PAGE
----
Ron Costello

Saturday, February 7, 2015

Does This Make Sense?


Friends, Romans, countrymen, lend me your ears. I come to bury Kendrick, not to praise him. 

The evil that men do lives after them; the good is oft interred with their bones. So let it be with Kendrick. The noble Junior hath told you Kendrick was ambitious, if it were so, it was a grievous fault.

But who was it that had more wins last season, the kicked out Kendrick, or the can't trade anywhere Cole Hamels? It is so that Kendrick was 10-13 and Hamels, 9-9.

For Junior is an honorable man; so are they all, all honorable men.

And Junior will never deny, as the cock calls twice, that Kendrick in his 8 seasons with the Phillies, won 10 games each season but two — the two when he-ith was jerked back and forth from the bullpen to the rotation.

He pitched his heart out for the Phillies and yes, was often good, bad, and mediocre, and sometimes all in the same game. The evil that men do is remembered after their deaths, but the good is often buried with them.

Kendrick's overall Phillies' record: 74-68. His ERA: 4.42 — he gave up a ton of hits and home runs. If that's true, it's a serious fault, and Kendrick has paid seriously for it.

But Junior says he was ambitious, and Junior is an honorable man. I speak not to disprove what Junior spoke; but here I am to speak what I do know.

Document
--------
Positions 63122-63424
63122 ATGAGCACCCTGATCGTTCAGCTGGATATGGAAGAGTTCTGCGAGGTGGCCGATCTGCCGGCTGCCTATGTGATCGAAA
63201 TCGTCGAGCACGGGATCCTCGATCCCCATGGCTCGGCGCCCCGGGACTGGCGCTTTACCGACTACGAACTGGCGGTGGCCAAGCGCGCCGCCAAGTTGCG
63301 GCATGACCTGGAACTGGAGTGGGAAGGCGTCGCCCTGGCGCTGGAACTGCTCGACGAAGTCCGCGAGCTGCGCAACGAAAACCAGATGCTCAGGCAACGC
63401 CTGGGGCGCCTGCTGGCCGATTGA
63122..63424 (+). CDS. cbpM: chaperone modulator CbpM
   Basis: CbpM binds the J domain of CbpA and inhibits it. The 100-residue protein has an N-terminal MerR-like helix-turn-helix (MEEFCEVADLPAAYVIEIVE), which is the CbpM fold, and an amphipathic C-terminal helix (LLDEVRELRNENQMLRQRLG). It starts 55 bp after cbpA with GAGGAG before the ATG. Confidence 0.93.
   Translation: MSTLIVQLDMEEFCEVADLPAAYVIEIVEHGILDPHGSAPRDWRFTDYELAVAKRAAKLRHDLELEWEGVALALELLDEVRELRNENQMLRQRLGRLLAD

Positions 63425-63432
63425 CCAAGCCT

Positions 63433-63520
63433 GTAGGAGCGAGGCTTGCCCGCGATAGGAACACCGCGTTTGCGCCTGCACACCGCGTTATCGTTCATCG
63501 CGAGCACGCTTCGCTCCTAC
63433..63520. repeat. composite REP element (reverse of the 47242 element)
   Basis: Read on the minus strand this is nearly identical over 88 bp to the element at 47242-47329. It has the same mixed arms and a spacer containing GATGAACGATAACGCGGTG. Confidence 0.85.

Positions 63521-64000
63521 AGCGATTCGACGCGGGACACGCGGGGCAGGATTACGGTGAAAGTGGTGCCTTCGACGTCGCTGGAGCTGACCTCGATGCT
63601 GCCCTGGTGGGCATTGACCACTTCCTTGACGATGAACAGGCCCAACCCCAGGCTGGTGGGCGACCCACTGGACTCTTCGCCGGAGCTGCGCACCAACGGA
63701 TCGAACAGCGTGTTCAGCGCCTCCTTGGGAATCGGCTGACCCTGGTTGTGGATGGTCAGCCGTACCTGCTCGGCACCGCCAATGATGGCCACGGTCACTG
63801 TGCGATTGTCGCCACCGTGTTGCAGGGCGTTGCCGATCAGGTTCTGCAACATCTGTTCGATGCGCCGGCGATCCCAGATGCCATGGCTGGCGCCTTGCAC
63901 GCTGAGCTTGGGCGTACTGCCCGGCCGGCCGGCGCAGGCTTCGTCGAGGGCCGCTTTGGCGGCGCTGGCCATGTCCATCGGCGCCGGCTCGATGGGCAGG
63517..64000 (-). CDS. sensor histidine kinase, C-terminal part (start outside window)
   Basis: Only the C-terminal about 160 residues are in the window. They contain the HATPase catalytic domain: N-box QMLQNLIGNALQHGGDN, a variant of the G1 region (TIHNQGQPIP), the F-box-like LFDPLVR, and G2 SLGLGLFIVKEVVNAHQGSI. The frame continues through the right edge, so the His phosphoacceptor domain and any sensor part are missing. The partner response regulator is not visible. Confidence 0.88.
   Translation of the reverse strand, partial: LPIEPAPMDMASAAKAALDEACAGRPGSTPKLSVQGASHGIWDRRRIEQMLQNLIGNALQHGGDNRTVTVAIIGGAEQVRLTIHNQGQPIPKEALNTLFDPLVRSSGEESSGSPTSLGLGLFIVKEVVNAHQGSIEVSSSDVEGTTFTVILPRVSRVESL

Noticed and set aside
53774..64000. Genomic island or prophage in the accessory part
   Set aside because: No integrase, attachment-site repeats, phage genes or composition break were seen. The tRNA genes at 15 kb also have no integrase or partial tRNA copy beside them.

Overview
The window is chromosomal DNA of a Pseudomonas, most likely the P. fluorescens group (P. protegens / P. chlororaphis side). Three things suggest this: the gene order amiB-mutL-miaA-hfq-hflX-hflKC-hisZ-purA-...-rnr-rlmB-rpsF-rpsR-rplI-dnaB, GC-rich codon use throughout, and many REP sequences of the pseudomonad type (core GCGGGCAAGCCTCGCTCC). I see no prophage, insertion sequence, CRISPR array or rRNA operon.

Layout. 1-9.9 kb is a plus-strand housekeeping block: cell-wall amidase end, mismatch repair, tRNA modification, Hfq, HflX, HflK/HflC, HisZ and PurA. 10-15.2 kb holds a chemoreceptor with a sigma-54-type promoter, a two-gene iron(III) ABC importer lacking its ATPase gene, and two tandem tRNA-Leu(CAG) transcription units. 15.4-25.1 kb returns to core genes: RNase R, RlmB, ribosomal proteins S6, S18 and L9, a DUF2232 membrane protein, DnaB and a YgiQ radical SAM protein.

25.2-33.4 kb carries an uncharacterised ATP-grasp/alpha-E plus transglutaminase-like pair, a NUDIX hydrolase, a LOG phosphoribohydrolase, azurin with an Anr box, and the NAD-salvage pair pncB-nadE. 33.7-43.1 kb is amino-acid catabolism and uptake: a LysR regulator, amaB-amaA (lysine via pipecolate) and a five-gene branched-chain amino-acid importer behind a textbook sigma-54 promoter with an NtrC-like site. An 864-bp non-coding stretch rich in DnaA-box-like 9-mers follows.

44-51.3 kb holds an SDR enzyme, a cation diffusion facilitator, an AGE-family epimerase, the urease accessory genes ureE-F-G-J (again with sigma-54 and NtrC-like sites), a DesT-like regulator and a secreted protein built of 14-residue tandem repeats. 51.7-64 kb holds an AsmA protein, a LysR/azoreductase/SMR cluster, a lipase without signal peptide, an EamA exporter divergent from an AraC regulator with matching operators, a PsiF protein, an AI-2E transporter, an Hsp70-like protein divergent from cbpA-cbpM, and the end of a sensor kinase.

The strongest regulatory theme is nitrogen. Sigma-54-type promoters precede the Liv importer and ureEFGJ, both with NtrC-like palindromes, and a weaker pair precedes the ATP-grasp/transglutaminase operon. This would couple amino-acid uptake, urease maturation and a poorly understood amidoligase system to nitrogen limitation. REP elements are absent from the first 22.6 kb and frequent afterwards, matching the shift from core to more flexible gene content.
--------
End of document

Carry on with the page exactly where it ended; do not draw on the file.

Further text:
Kendrick was an "inning eater" in every sense of the word. He's 31st on the Phillies' innings pitched list — 1138.2 That's a whole lot of 'em. His 186 starts ranks him 14th in Phillies' history and his 74 wins puts him 22nd on the Phillies' all-time win list.

Nice young man who never rushed from the locker room, even with a hot lookin' wife at home. He was a good spirit in the clubhouse, too, and never caused interference, like the Brutis Papelbon.

You saw that from day one, when the loyal and oft speaking Charlie thrice presented him with a kingly crown. Which he did thrice refused. Was this ambition? Yet Junior says he was ambitious. And no question, Junior is an honorable man.

So honorable, that he signs the much traveled Aaron Harang. Says, Junior, "Aaron brings a wealth of experience and durability to our rotation."


You can say that again!

And sure, he is an honorable man. I speak not to disprove what Junior spoke; but here I am to speak what I do know.

Kendrick is 30. Harang is 36, and has pitched for Oakland, Cincinnati, San Diego, the Dodgers, Seattle, the Mets and the Braves. He'll be pitching for his third team in thrice years in the same division. Last season for Atlanta, he was 14-14 with a 3.57 ERA in 33 starts. And like Kendrick, pitched a lot of 'em.

Now I'm not saying Kendrick is Hall of Fame bound, and I'm not saying he'll ever be a rotation one or two. Even a three. But I am asking, why did the honorable Junior let Kendrick walk and then sign journeyman Aaron Harang to replace him?

Junior gave Harang one year for $5 million; Colorado gave Kendrick one year for $5.5 million.


But yesterday the word of Junior might have stood against the world. Now lies he there, and none so poor to do him reverence.

I have o'ershot myself to tell you of it; I fear I wronged the honorable men, whose daggers have pushed Kendrick out the door, I do fear it!

And cast him aside for naught, as honorable men sometimes do.
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